The Val di Cembra is particularly noteworthy. It is an area that, according to Anesi, “gives the most sharp wines with the highest acidity because of the climate.” Visiting its vineyards on my final day, I could see why. Snaking its way from north of the city of Trento to the northwest and the Dolomite Mountains, the Val di Cembra is a conduit for cold mountain air. Meanwhile the angled, south-facing hillsides act like a solar panel in daylight hours. Many of the other Trentodoc production zones are impacted by Lake Garda’s winds, but Val di Cembra is closed off, creating its own microclimate.

As special as these wines are, don’t expect to find “Val di Cembra” on the label of Trentodoc wines. The DOC does not have codified subzones to provide further distinction, but that could be an interesting development in the future in the event that producers want to showcase more terroir-focused wines. For now, your best bet is to seek our Cesarini Sforza as an example of what Val di Cembra is like. They source most of their grapes from the valley.

What’s In the Glass

One of Trentodoc’s most remarkable features is its consistency. Over several days of tasting dozens of wines, I found more similarities than differences from one to the next. This is a tightly defined wine with a strong identity, and some of that has to do with the volatile compounds found in each one.

A recent study by the Edmund Mach Foundation; the University of Modena and Reggio Emilia; and the Ministry of Agricultural, Food and Forestry Policies (say all of that fast 10 times!) discovered that on average, Trentodoc wines carry upwards of 1,700 volatile compounds. Volatile compounds are the aroma-makers, and as this study further explored, 200 of them are specific to Trentodoc wines, likely because of the region’s mountain terroir (although it appears more study on making this exact connection is warranted).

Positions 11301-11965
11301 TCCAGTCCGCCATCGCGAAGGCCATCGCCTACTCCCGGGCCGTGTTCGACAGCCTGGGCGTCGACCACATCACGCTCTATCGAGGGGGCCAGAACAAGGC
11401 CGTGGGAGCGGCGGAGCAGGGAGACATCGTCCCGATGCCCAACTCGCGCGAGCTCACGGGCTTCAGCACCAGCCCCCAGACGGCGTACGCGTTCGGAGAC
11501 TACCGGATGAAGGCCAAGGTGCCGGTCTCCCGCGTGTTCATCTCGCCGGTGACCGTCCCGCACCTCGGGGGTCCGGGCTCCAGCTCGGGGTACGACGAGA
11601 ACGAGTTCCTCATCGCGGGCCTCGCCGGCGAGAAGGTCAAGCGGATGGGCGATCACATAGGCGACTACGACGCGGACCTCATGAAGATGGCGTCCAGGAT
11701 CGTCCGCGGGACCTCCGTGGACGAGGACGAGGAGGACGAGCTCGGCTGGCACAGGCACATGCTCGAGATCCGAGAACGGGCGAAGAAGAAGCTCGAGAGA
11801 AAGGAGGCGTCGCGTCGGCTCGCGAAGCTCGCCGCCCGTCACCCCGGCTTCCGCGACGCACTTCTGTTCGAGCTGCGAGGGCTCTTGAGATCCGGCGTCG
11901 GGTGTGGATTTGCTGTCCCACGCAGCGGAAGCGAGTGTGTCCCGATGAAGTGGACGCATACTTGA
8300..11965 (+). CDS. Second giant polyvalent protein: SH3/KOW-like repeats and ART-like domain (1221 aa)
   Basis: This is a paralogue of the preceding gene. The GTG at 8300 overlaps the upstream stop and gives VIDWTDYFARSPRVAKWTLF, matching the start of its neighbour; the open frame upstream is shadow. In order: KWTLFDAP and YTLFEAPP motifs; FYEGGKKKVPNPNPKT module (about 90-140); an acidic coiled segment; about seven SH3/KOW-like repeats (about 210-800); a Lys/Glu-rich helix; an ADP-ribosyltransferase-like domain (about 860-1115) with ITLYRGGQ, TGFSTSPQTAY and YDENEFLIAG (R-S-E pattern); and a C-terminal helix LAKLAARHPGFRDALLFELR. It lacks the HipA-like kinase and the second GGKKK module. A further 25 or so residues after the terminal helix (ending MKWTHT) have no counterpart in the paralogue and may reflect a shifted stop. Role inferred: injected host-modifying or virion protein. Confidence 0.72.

All I know is that a vast majority of the blanc de blanc wines I sampled had the same predominant aromatic notes: green apple skin, almonds and white flowers. Where they deviated was in the subtle details.

Getting ready for harvest at Maso Martis. ©Kevin Day/Opening a Bottle
Getting ready for harvest at Maso Martis. ©Kevin Day/Opening a Bottle

Serving Trentodoc

As noted above, because of their mountain terroir, Trentodoc wines have a zippy acidity, a fresh and lively bouquet, and a persistent finish. Some wines can seem downright aggressive, and often they need a little time to settle down before their pleasures can be enjoyed. If that’s the case, treat the wine like a hyperactive child: give it a five-minute timeout, then let it come back to the table.

Because of these traits, I think Trentodoc shines better when paired with food rather than served on their own. That’s not to say a fine bottle isn’t worthy of a New Year’s toast — I merely mean that even the best bottles are amplified by cuisine.

Lastly, Trentodoc wines appear to have an iron-clad endurance for aging. I tasted a handful of wines that had been cellared for several years, and the differences from younger wines was slight. I would call these wines stubborn to change if their personality on the palate wasn’t so jolly.

Your First Taste

Now comes the fun part: which wines should you try for your first taste?

The four best wines I sampled in Trentodoc: the Cesarini Sforza was so good, I lugged the empty bottle up the Dolomites for this photograph. ©Kevin Day/Opening a Bottle
The four best wines I sampled in Trentodoc: the Cesarini Sforza was so good, I lugged the empty bottle up the Dolomites for this photograph. ©Kevin Day/Opening a Bottle